"The Power of the Anecdote"
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|Tue, 04-22-2003 - 11:40pm|
PAUL OFFIT'S EDITORIAL EXPLAINS THE POWER OF THE ANECDOTE IN
INFLUENCING PARENTS' IMMUNIZATION DECISIONS
"The Power of 'Box A'," an editorial by Paul A. Offit, MD,
explains how a single anecdote about a possible vaccine reaction
can overpower extensive scientific data, leading parents to
question or even decline immunization for their children. Offit
is chief of the Division of Infectious Diseases and director of
the Vaccine Education Center at Children's Hospital of
Philadelphia, professor of pediatrics at the University of
Pennsylvania School of Medicine, and a member of the Advisory
Committee on Immunization Practices.
The editorial, published in the February issue of "Expert Review
of Vaccines," suggests that many people rely on the mass media
and Internet for information about vaccine safety. The media and
Internet are unlikely to carry accounts about vaccine safety
studies or about how well the vaccine system protects children
and society against disease.
The Immunization Action Coalition is grateful to "Expert Review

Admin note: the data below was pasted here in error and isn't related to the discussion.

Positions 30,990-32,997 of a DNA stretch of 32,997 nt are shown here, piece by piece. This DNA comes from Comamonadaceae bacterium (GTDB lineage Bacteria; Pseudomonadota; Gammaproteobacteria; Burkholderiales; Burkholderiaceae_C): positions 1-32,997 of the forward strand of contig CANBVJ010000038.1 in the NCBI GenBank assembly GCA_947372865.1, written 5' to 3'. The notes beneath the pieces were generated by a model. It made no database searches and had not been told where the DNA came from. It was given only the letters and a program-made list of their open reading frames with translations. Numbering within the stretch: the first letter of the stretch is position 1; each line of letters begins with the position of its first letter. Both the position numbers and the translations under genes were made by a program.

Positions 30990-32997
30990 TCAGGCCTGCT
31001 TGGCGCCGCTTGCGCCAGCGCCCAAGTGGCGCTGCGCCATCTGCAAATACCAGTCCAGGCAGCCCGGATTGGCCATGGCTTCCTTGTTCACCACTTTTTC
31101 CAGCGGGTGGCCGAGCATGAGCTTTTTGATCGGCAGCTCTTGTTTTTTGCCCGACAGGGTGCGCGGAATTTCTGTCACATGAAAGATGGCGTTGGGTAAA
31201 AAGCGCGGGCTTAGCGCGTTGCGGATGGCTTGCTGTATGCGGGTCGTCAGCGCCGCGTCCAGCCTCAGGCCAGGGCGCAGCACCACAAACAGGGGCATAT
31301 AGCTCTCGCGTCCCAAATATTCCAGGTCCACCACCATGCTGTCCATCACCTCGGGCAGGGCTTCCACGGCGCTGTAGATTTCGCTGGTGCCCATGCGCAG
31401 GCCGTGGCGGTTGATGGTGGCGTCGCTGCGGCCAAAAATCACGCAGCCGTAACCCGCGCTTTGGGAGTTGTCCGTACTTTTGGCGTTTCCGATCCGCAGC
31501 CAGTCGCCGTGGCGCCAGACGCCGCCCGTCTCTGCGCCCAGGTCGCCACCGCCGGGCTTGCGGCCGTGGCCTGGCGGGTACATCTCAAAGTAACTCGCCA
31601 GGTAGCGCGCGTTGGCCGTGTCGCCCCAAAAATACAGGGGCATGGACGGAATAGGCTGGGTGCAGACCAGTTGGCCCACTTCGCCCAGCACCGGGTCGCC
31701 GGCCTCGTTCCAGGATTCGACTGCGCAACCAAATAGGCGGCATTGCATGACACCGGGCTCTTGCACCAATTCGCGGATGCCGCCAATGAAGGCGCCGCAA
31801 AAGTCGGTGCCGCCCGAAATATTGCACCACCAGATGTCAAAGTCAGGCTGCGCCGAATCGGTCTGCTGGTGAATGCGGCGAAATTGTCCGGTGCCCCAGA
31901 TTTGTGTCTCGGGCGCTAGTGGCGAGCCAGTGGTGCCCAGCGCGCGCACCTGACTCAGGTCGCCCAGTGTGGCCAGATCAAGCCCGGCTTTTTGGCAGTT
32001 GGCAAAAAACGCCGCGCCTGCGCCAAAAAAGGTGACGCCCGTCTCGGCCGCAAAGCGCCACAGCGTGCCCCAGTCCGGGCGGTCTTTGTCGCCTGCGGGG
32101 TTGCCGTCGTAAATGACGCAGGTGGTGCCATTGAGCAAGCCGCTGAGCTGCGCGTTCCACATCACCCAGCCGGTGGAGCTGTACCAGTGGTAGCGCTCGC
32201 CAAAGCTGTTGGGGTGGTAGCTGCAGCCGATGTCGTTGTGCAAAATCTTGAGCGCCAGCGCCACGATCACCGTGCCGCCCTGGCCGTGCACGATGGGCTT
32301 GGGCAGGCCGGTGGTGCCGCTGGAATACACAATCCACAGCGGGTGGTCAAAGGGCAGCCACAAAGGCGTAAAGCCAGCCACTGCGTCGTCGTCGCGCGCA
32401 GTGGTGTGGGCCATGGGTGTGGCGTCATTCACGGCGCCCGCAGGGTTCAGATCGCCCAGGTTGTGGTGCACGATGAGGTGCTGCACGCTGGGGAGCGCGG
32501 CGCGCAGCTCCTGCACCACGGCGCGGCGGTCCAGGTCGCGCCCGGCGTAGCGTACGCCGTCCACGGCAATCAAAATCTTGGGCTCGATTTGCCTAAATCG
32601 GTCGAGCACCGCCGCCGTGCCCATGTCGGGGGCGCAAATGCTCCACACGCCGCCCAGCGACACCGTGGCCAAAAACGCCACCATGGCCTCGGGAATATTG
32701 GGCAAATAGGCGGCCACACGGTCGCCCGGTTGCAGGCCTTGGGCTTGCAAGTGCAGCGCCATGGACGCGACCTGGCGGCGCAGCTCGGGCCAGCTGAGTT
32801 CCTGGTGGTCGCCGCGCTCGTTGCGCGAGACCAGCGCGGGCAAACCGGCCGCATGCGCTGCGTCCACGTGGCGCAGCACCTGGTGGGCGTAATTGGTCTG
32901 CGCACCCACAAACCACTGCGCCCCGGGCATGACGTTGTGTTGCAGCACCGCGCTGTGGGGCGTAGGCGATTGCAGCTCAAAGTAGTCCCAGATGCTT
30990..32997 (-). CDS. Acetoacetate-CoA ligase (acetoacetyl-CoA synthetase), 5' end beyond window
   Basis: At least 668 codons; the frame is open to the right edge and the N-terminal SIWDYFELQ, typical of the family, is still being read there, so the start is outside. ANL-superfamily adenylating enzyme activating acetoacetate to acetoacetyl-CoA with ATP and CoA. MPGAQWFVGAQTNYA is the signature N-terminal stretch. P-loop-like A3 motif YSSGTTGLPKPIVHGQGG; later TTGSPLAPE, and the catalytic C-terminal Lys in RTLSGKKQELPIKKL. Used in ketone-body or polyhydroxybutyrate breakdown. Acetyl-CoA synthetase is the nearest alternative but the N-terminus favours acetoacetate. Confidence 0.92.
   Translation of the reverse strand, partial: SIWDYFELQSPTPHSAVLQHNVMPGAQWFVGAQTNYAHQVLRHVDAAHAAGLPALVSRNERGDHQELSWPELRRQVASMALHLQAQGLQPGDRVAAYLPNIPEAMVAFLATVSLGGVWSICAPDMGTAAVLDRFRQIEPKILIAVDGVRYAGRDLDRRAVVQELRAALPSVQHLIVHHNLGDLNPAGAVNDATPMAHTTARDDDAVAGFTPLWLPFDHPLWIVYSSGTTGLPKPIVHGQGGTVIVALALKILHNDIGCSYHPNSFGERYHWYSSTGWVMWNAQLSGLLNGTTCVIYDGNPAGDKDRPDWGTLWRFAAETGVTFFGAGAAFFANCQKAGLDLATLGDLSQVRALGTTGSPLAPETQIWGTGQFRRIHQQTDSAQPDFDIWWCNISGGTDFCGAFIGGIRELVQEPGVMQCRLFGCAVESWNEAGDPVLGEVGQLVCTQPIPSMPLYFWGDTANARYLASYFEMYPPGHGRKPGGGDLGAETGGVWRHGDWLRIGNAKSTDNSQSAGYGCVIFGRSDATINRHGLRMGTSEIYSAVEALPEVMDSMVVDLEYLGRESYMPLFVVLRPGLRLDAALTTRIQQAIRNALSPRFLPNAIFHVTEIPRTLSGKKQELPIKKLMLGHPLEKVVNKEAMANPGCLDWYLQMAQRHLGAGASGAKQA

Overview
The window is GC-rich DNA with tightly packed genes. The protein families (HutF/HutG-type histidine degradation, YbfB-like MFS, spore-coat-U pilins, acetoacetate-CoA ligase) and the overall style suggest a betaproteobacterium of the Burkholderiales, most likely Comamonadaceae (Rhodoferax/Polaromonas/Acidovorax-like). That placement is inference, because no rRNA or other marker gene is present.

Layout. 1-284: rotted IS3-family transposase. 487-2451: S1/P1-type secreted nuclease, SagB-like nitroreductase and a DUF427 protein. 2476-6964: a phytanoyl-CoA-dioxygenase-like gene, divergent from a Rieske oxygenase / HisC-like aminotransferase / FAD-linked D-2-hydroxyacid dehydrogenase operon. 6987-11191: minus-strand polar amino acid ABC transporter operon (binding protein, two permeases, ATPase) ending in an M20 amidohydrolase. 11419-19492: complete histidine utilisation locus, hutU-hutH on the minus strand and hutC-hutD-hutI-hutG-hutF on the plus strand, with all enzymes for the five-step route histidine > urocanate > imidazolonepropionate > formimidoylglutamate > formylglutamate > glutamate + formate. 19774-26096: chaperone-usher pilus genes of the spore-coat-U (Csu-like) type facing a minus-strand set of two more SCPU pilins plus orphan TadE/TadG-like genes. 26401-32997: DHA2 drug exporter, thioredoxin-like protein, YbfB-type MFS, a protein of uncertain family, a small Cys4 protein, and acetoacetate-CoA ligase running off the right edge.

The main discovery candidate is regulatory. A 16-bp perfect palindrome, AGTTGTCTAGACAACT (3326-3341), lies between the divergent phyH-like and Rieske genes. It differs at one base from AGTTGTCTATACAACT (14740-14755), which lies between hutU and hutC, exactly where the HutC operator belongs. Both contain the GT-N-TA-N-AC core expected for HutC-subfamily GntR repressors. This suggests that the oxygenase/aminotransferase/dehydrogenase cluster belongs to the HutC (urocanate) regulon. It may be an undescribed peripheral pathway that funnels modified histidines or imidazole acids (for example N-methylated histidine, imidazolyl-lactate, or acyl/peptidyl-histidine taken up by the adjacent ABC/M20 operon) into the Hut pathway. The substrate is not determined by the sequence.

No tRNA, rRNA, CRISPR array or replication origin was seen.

of Vaccines" for giving us permission to post the article on our
website. To access a camera-ready (PDF) version of the article,
go to: http://www.immunize.org/safety/boxa.pdf
From the article:
"Determination of whether the MMR vaccine causes autism requires four separate pieces of data (table 1). These data allow one to determine the risk of autism in a vaccinated group and compare it with that in an unvaccinated group.
The observation by the Congressman included information from 'box a' and could not determine whether vaccines had caused autism in his grandson. The study reported in the New England Journal of Medicine, using data from 'boxes a, b, c, and d', was able to determine that the relationship between the MMR vaccine and autism was coincidental, not causal....
Kahnemann and others have found that we are influenced to a greater extent by information that is emotional, direct, and personal than by statistical arguments. The congressman and many parents saw their children receive vaccines and watched over the next few weeks as they developed their first symptoms of autism. Although vaccines do not cause autism, the power of their direct experiences was far more compelling than any statistical argument."
Co-CL of the PS Child Health Board
CL of the PP Vaccine Support board
Our family website: www.geocities.com/kidoctr
Edited 4/22/2003 11:42:45 PM ET by kidoctr